Help from Trade Adjustment Assistance.

This is an assistance program that was created to provide reemployment benefits, job training, additional unemployment compensation, and other services to trade-affected workers. The Trade Adjustment Assistance program offers help to workers who become partially or totally separated or are threatened to become separated from their employer as a result of a shift in production to foreign countries. Assistance can also be provided to individuals that have lost their job, or had a significant reduction in income, due to increased foreign imports in the industry in which they work, or what is known as offshoring.

In addition to the Trade Adjustment Assistance program, some states also offer job training and other assistance programs that can help with medical bills, rent, provide food assistance, and other aid. Learn more on state programs.

To be eligible and enroll in the Trade Adjustment Assistance program, a petition must be filed by a group of three or more workers, an official of the employer, an authorized representative of the union, the state dislocated worker unit, or the Employment Service partner. A TAA petition can be obtained at the US Department of Labor website.

Some of the assistance provided from the Trade Adjustment Assistance includes:

Additional Unemployment Benefits - Up to two years of extended unemployment benefits that can help pay bills and debts while the employee is searching for a new job. This funding is authorized by the federal government and program terms can change from year to year.

Job Search Allowance - The TAA program will provide help with transportation bills and needs for those workers who are not able to find suitable employment in the immediate area in which they live. For example, job search allowances, which can include cash grants and reimbursements, are available for workers who are trying to find employment outside their normal commuting distance.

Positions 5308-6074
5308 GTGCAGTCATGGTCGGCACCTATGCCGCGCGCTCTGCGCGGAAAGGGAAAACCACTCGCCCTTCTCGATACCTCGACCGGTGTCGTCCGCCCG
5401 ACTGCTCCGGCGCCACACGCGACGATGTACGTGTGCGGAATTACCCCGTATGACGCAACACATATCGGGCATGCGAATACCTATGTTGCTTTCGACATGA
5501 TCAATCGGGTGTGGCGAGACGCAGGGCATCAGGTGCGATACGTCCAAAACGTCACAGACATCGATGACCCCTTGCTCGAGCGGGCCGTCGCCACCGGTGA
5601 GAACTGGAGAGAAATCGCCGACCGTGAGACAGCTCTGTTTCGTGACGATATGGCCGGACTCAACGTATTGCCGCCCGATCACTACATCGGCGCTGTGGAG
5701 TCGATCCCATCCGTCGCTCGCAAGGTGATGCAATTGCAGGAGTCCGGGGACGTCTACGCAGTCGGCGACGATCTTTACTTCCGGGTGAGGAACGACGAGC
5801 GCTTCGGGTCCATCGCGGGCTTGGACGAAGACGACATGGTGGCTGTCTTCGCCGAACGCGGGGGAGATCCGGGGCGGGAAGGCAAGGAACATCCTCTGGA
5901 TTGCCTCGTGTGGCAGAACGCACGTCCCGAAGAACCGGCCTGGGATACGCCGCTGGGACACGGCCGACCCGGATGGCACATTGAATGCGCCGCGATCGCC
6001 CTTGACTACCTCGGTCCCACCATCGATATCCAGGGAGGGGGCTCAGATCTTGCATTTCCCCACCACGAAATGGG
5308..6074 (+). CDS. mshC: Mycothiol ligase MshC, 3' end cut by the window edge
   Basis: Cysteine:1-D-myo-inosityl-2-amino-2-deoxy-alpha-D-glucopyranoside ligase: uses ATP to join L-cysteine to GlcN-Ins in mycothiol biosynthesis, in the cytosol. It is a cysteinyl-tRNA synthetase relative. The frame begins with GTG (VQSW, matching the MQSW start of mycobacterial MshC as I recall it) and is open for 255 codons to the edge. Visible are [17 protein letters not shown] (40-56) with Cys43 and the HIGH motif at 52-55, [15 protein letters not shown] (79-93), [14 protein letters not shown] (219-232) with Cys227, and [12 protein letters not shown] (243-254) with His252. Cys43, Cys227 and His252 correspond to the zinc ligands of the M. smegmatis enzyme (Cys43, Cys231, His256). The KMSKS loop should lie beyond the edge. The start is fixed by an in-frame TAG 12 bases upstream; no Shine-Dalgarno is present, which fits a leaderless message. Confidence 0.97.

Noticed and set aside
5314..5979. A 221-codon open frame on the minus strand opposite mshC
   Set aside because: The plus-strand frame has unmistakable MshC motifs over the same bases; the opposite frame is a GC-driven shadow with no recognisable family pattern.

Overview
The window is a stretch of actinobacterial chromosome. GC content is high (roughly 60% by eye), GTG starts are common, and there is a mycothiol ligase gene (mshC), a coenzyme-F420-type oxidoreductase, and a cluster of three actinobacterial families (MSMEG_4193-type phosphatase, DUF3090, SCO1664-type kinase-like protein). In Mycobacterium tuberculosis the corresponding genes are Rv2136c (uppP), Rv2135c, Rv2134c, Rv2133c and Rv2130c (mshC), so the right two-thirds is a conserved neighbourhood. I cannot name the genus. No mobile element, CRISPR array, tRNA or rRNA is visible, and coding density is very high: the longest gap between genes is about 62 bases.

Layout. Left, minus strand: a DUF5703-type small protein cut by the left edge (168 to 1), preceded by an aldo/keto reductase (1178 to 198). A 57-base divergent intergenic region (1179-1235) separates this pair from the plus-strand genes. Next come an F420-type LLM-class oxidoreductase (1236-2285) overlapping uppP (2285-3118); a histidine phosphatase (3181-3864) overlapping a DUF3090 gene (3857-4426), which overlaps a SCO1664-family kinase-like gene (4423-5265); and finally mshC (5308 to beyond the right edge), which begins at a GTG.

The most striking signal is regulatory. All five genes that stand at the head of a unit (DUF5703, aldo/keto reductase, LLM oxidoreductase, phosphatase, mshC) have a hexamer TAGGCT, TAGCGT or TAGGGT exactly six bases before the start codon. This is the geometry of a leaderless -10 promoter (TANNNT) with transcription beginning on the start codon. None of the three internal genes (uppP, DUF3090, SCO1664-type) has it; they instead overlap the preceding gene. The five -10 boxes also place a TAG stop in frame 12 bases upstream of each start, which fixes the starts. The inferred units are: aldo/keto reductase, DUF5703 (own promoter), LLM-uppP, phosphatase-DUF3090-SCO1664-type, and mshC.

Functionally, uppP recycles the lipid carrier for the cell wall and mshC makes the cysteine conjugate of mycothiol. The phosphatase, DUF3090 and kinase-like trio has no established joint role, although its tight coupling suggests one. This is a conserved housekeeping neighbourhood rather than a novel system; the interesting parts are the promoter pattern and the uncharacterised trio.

Relocation Allowance - Cash grants and help for paying relocation costs are available for an eligible Trade Adjustment Assistance worker who finds permanent employment outside of the area in which they live. So if you find a job in a neighboring state, some additional assistance may be provided to you for your moving expenses. Of course there must be a reasonable expectation that the employment will be longer term and of a permanent nature.

Job Training - The TAA program also offers training so that workers have the skills necessary to find a decent job and reenter the employment market in as short a timeframe as possible.

Remedial Training - There are various educational opportunities and options for remedial training which may be taken or required in conjunction with some type of occupational training. Types of remedial training provided can include help with a GED, developmental math, English, reading, and English as a Second Language.

Health Coverage Tax Credit (HCTC) - The Trade Adjustment Assistance program also created a Health Coverage Tax Credit (HCTC) that can help pay health care costs, medical bills and associated debt. It is available for trade affected workers under all TAA and NAFTA-TAA certified petitions. Find additional ways to get medical bill assistance and free health care.

The program continues to evolve as well. Find additional benefits of the Trade Adjustment Assistance Program, and read about recent improvements to the program. More.





Additional job training programs

The federal government sponsored and funded Trade Adjustment Assistance Program is targeted at a certain individual whose job was impacted by outsourcing. It can also assist people who had their job transferred overseas. So unfortunately not everyone can qualify for financial aid or job training services from it.

However there are other options and resources for people to look into. Some other non-profits that can help people find jobs, or that provide free or low cost training include places like the following.

  • Goodwill Industries job training. This non-profit focuses on seniors, the very low income, disabled, and others.
  • Another option which slightly more inclusive is the Workforce Investment Act job training, which is a government funded resource and is administered by a number of non-profit organizations, including your local social service office. Clients can receive assistance with searching for jobs, career counseling, and access to other employment resources.




Where to apply to Trade Adjustment Assistance

Centers are located throughout the nation, including in most towns, cities, and counties. Your current employer may notify you of the program when your job is terminated. However, if they don’t, then you have two options to learn more and to apply for help from this service. Visit the site or contact your local community action agency.






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